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About 4.5 million tourists from around the world make the trip every year to the Grand Canyon National Park in northern Arizona, a trek that pours an estimated $1.3 million a day into nearby communities.
The shutdown that began Tuesday after Congress failed to pass a federal budget has happened once before, in 1995. That shutdown led then-Gov. Fife Symington to lead a convoy filled with Arizona National Guard troops and state parks officers to the canyon and demand its superintendent open the gates. The effort failed, but he was able to negotiate a deal where a partial reopening would be paid for by state funds. The federal government later repaid the state. The closure was the first since the park was created in 1919.
“I offered to reopen the Grand Canyon to visitors by using state money, but federal officials declined my offer,” Brewer said in a Facebook post. “I really shouldn’t be surprised that the Obama Administration doesn’t want Arizona’s help.”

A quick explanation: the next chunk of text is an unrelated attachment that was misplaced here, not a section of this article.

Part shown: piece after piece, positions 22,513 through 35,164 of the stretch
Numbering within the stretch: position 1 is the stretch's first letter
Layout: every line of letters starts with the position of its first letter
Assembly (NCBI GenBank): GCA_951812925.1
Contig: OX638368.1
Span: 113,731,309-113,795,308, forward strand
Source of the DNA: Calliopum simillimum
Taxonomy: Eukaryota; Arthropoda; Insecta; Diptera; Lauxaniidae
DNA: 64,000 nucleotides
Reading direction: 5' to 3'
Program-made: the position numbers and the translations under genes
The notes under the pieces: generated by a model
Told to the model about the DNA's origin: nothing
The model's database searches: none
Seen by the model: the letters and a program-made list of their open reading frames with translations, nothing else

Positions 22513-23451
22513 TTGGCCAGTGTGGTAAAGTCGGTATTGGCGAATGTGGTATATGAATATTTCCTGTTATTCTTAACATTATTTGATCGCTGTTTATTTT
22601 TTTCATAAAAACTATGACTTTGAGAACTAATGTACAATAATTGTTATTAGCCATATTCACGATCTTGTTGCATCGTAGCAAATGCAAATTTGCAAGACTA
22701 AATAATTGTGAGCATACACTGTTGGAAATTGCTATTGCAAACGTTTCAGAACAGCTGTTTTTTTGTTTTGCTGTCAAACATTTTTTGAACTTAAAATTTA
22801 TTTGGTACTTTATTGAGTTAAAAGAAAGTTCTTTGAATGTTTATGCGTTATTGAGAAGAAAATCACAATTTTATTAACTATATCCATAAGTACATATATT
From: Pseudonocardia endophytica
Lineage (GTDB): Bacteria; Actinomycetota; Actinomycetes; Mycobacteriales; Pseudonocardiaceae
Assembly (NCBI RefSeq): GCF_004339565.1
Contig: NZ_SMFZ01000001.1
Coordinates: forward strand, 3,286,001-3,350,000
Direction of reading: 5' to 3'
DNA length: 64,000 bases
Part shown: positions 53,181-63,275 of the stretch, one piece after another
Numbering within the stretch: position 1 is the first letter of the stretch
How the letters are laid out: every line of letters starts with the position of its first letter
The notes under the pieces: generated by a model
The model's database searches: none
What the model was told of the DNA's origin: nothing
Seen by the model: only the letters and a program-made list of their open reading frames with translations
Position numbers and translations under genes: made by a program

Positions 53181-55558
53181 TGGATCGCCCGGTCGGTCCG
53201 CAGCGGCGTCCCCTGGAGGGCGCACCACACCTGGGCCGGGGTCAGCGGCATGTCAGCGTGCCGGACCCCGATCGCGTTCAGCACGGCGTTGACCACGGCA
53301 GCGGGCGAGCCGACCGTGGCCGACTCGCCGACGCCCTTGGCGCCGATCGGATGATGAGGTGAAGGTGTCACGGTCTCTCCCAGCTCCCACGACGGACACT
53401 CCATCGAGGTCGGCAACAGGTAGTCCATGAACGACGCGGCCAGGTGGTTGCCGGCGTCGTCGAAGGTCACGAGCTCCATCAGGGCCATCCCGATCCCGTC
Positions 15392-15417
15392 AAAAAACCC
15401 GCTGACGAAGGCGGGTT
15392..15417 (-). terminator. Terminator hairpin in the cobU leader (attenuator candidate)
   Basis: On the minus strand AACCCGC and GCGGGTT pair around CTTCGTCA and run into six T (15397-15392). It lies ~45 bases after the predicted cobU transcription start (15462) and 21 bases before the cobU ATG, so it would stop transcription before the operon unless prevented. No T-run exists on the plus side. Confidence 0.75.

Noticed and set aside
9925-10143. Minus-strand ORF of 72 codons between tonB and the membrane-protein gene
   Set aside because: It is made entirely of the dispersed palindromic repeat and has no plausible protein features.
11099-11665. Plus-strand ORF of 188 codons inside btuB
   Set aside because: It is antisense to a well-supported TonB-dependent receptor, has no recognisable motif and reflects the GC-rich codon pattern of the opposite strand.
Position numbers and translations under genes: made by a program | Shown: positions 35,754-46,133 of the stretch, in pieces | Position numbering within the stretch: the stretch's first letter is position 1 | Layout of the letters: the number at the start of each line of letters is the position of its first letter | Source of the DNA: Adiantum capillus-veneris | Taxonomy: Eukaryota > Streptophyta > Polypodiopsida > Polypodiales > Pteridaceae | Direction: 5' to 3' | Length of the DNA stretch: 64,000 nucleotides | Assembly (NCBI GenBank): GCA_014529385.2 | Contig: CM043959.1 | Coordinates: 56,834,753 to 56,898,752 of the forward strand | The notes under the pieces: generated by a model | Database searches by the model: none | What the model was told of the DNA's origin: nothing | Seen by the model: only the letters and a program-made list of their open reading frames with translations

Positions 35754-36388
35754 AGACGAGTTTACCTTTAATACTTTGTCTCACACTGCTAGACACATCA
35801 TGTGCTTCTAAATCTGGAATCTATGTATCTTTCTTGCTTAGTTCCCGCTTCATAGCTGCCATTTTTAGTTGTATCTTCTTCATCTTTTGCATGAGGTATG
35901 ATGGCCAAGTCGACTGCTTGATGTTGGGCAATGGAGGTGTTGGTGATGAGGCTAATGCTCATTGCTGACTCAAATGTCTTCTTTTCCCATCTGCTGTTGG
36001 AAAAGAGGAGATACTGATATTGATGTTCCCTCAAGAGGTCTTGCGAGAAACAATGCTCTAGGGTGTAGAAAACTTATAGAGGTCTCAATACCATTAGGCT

Park authorities have issued citations for 21 tourists and visitors who entered Grand Canyon National Park after the government shutdown started. And in response — and in the face of the furlough of other workers — the park has bolstered its security team to monitor the land around the clock.
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reply to post by nugget1
beautiful pictures!!!! I rode the mules down into the grand canyon about 35 years ago, I also visited as a child....pics always take me back!!!
Gorgeous pictures! It's just a crying shame what obama's 'handlers' are doing to our once great nation! I bet Karma has a very special treat for them .......